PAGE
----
BISMARCK — A Bismarck man whose invention in 1964 revolutionized walleye fishing is being inducted into the North Dakota Fishing Hall of Fame.
The bottom bouncer today is a staple of most anglers’ tackle boxes, for fishing lakes or rivers with weedy or rocky bottoms that can cause a lot of lost tackle and frustration.
They have the late Bob Meter to thank. Half a century ago, his own frustration led to the creation of what has become a classic piece of tackle.
“His spinner kept getting hung up on the bottom, so he thought, ‘there’s got to be a better way,’” said his son Alan Meter, of Bismarck. “He came up with the bottom bouncer to get the spinner up off the bottom. It was the necessity of a problem leading to an idea.”
A bottom bouncer is a live bait rig made with a piece of vertical weighted wire that keeps it skimming along the rough bottom of a lake or river, bouncing over obstructions, and a horizontal wire arm that suspends a spinner or plain hook just above the bottom and keeps it free of snags.
“It’s so simple, it’s ridiculous,” Alan Meter said. “But nobody had thought of it until then.”
Bob Meter never patented his Meter Bottom Bouncer invention and never got rich from it. He said in a 2010 interview with The Bismarck Tribune that “I didn’t know what I had.” Today, there are many variations of the bottom bouncer. And the inventor of the basic design isn’t widely known.
Meter was one of the North Dakotans who “put fishing on the map,” said Bill Mitzel, editor and former publisher of Dakota Country Magazine. But “younger people today don’t know who they are,” he said. “Whoever heard of Bob Meter? Ask anybody on the street.”
Mitzel, with the urging of others, decided it was time for Meter to get some recognition. He nominated Meter for the Fishing Hall of Fame in Garrison, and the hall’s board voted him in to recognize his contributions to fishing.
Hall President Keith Witt said the bottom bouncer “was a revolutionary development for certain areas. It really helps us fish areas where it would be really difficult to fish without snagging or other problems.
“They’re great on (Lake) Sakakawea,” he said. “That’s primarily the way we fish three-quarters of the time out here, personally.”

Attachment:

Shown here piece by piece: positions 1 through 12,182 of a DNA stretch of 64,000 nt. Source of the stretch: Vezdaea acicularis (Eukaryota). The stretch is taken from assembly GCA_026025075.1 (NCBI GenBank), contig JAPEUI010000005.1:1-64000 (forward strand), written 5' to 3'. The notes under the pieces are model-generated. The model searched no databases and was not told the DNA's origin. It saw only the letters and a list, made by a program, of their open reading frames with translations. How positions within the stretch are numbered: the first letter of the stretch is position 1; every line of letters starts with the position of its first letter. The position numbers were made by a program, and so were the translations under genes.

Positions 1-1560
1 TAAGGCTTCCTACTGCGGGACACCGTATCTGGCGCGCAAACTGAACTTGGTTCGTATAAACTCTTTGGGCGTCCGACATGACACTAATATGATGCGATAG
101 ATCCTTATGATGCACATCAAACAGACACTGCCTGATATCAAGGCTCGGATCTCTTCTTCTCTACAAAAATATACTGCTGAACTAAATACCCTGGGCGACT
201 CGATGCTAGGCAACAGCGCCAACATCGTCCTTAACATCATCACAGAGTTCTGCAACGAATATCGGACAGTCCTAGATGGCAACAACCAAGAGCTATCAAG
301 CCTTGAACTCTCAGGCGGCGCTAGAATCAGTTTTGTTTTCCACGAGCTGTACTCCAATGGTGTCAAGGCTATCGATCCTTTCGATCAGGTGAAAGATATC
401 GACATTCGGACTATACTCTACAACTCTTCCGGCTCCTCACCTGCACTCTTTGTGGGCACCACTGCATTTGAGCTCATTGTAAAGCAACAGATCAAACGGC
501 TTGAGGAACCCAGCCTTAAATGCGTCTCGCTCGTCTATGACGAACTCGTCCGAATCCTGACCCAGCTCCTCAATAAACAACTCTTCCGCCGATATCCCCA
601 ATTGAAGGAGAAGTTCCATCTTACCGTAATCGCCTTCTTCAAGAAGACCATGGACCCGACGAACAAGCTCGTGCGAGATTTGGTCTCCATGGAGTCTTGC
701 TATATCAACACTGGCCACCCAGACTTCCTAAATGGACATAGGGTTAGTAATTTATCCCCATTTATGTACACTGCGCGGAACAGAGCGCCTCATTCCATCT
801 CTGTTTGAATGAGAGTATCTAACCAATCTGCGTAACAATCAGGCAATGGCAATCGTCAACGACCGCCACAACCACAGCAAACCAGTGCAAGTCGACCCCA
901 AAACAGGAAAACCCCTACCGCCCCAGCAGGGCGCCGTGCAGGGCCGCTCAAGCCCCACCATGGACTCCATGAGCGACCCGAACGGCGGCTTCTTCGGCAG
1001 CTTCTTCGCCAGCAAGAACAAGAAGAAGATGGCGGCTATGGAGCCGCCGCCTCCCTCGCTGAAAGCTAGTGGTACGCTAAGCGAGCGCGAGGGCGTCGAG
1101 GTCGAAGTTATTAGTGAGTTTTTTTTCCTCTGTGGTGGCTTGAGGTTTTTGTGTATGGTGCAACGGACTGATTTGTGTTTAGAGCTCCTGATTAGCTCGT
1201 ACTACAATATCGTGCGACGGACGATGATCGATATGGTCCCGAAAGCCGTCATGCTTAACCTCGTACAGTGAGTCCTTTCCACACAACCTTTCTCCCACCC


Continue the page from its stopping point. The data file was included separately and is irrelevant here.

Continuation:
Meter, who died in 2014, 50 years after inventing the bottom bouncer, fished both as a hobby and competitively in tournaments, and he ran his own tackle companies for decades.
He also is being remembered for his advocacy of the sport and his efforts to get young people involved in it. He volunteered for fishing events, especially those involving boat safety and water safety and youth-related events. He was a founding member of the Bis-Man Reel & Rec club in 1979, and he organized the group’s Take-a-Kid-Fishing program.
Introducing kids to fishing was a joy for his father, Alan Meter said. Bob Meter especially liked hooking a fish without anyone knowing and nonchalantly handing his pole to an unsuspecting youngster in the boat under the guise of needing to check on the motor. Once the child realized there was a fish on the end of the line, “his eyes would light up,” Alan said.
“He did that trick I don’t know how many times, just to get a squeal out of a kid,” Alan said. “He gave the kid all the credit for catching the fish.”
Bob Meter will become the 38th member of the Hall of Fame during an induction ceremony on Thursday, July 18, at the City Auditorium in Garrison, prior to the rules meeting for the 44th annual North Dakota Governor's Walleye Cup fishing tournament Friday and Saturday on Lake Sakakawea.
The Hall of Fame is at North Country Marine & Motorsports in Garrison. A framed photo and summary of Meter’s contributions to the sport will go on display there. A plaque will go to his family.
“It means a lot,” Alan Meter said. “He’s a worthy candidate. He pretty much dedicated his life to fishing and promoting fishing, especially with the kids. He was big on that, and on manufacturing fishing tackle.”
One piece, in particular.
“The bottom bouncer is the mom’s apple pie of fishing today,” Mitzel said.